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Votes for Women — Panel 5: The African American Suffrage Movement

The women's suffrage movement had roots that were contemporaneous with the abolition movement; in fact, early suffragists after the 1840s chose to delay work on their cause in favor of the abolition of slavery.

The women’s suffrage movement had roots that were contemporaneous with the abolition movement; in fact, early suffragists after the 1840s chose to delay work on their cause in favor of the abolition of slavery. However, the late 19th Century saw a rift in which the suffrage movement began to take on racist overtones when, in 1870, the 15th Amendment gave black men the right to vote before women; this led to black women forming their own advocacy groups. Read more on the exhibit panel below. (After clicking the thumbnail, click the grey button in the upper right corner to enlarge the image.)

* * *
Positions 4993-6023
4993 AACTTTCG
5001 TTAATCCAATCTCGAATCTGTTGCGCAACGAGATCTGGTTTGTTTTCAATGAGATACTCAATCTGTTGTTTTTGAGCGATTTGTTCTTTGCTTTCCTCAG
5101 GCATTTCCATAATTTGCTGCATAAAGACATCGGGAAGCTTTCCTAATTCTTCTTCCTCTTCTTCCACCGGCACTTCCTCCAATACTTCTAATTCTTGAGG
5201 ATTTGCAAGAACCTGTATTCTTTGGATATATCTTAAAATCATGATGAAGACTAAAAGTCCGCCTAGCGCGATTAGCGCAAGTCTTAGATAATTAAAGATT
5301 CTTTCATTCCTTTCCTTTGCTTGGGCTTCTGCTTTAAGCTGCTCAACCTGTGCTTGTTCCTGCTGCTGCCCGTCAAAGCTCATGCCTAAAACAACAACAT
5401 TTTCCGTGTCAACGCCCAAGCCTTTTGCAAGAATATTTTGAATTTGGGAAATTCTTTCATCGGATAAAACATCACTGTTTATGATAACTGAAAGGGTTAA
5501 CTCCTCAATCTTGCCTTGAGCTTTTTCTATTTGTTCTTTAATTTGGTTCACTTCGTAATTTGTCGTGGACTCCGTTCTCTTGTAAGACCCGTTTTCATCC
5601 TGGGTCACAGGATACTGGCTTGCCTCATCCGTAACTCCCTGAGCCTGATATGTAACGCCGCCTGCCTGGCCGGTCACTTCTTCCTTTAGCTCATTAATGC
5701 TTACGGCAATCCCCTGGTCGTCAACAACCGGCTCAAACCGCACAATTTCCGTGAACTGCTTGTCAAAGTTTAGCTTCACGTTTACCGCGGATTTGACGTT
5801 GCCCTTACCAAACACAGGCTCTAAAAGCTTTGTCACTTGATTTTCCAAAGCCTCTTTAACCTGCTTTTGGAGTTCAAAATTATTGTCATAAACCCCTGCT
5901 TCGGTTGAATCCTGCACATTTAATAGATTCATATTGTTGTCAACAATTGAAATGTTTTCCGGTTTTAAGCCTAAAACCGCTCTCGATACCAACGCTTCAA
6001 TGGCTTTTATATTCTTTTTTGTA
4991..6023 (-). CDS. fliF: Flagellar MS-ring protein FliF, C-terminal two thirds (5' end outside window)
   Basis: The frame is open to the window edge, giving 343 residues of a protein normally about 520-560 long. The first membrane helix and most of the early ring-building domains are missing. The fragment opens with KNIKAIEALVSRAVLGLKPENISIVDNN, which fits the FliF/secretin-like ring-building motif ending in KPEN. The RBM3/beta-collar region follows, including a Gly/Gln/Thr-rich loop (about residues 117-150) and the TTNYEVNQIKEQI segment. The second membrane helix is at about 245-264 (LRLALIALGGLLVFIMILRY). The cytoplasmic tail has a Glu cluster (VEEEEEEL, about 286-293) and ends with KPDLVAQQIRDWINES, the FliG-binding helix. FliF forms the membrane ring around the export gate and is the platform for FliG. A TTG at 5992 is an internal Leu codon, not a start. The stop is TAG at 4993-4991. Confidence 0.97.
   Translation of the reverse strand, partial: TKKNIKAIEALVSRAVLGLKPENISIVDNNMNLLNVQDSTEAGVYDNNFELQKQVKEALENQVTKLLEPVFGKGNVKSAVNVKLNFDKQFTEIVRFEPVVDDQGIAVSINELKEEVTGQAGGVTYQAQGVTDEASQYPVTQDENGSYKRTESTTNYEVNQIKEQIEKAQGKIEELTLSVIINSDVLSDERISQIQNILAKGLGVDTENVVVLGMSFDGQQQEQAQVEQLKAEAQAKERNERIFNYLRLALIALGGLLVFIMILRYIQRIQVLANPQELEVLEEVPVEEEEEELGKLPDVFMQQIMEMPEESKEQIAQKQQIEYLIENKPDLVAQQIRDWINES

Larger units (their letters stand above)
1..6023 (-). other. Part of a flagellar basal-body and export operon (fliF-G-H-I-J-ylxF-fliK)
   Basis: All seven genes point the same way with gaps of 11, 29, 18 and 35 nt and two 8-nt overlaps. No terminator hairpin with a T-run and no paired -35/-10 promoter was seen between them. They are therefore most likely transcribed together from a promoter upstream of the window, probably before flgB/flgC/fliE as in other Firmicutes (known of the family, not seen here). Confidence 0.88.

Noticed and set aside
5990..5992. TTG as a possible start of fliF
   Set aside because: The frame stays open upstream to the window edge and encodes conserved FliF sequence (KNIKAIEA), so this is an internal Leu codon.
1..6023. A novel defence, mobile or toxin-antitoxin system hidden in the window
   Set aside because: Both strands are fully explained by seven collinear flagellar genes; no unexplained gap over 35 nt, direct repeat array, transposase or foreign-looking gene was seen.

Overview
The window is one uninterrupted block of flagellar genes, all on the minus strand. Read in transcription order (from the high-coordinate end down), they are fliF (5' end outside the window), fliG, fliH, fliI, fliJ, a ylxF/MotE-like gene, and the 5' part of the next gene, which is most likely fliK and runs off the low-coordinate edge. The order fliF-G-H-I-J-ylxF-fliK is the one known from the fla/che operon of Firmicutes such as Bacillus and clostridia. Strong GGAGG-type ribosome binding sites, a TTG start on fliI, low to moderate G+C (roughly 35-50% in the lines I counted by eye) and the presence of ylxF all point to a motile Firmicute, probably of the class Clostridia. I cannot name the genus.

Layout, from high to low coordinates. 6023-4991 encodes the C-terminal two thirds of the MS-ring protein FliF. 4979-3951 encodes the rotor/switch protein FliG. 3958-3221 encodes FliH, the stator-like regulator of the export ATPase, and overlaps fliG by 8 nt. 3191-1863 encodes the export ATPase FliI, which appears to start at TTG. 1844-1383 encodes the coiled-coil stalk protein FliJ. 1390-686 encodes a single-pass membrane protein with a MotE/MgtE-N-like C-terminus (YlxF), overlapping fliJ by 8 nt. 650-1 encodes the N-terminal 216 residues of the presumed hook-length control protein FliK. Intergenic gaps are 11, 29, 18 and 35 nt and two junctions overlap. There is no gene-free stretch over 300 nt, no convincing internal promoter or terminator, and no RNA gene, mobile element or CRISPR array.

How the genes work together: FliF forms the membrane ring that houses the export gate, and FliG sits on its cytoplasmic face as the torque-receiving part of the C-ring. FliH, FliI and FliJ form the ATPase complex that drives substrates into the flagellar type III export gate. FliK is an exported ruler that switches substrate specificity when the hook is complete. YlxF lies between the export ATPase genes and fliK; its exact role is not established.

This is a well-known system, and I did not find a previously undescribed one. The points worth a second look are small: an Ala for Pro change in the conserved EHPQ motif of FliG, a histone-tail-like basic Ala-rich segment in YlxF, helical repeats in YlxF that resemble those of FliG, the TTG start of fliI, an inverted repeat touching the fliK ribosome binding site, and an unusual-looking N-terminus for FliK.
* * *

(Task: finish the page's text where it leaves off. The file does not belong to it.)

“O Dear, What Can the Matter Be?”

The following folk tune is a traditional English nursery rhyme attributed to the late 18th Century, and has been adapted and parodied numerous times over the years. In 1884, L. May Wheeler wrote lyrics to support the suffrage movement, as you can hear below. (You can read more about Wheeler here.)

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